The director of the IMF and former French finance minister Christine Lagarde has been formally placed under investigation for negligence by a court in France.
It concerns a payment of 400 million euros made by the state to businessman Bernard Tapie in 2008, a payment tainted by political fraud.
“I have demanded that my lawyer use every legal means at his disposal to contest this decision, which I consider to be totally unfounded. I shall be returning to work in Washington this afternoon,” she defiantly said in Paris on Thursday.
Tapie is a highly controversial figure, a pop singer in the 1960s, then an asset-stripping entrepreneur and owner of Marseille FC football team, who won the 1993 European Cup while under his control. He was also co-opted into the Socialist government of François Mitterrand.
He had previously attempted an entry into politics via the local branch of the conservative RPR party, but was rebuffed.
On Mitterrand’s urging from 1987 to 1993 Tapie engaged in local politics in Marseille. It was during this time he took on the French far-right in a manner never seen before in French politics.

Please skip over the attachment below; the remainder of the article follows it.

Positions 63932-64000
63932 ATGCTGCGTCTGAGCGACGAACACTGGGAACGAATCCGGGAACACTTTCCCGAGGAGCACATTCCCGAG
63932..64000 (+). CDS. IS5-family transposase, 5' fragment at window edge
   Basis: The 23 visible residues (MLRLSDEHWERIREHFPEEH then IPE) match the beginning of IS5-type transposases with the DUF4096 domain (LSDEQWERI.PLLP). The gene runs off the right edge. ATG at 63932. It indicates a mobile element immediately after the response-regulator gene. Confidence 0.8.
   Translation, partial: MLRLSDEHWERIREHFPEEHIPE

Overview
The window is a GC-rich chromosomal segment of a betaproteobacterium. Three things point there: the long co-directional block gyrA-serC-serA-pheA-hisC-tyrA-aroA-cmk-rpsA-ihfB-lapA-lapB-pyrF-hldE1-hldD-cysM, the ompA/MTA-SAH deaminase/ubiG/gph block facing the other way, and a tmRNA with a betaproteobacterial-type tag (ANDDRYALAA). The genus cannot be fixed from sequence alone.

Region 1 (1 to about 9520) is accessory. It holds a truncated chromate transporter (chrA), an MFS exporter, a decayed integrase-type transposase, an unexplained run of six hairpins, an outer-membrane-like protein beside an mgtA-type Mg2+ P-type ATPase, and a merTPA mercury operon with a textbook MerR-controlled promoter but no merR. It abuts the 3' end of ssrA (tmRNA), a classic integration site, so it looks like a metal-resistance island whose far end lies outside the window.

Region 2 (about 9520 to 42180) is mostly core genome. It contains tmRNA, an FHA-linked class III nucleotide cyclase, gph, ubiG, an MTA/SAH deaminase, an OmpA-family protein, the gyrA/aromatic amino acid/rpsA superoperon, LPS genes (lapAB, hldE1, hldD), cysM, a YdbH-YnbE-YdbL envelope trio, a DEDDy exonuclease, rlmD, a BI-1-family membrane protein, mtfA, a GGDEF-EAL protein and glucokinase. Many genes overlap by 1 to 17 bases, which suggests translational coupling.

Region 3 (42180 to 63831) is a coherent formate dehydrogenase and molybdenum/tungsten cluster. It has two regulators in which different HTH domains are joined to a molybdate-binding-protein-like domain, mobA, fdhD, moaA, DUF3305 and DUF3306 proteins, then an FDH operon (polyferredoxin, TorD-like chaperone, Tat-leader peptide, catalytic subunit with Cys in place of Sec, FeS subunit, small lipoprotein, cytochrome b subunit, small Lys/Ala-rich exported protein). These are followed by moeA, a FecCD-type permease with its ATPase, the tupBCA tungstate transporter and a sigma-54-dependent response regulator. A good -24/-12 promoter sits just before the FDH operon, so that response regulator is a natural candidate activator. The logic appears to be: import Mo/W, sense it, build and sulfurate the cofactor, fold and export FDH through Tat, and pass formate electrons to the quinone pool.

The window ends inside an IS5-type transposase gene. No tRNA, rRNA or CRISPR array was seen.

In essence, he fought the then-leader Jean-Marie Le Pen with his own weapons of populism, invective, and pugnacious public-speaking. He even committed what in any political analyst’s book would normally be ballot-box suicide by insulting FN voters directly, calling them “bastards”, for which he has pointedly never apologised. He was elected as a member of parliament for Marseille.
Obliged to sell assets in 1992 on becoming a minister which were later sold on for a huge profit by the then state-owned Credit Lyonnais, Tapie demanded compensation. But by then he had already fallen into shame. His European Cup triumph was revealed as tainted by corruption, he was declared bankrupt, and in 1995 he went to jail for his part in bribing players.
Come 2008 however he was supporting President Sarkozy, the reason for the payout say critics. Tapie said it was because he had little confidence in the Socialist candidate, Segolene Royale.
Lagarde has previously refused to recognise her hand behind the signature signing off the payment, although former colleagues at the finance ministry said she was fully aware of the entire process.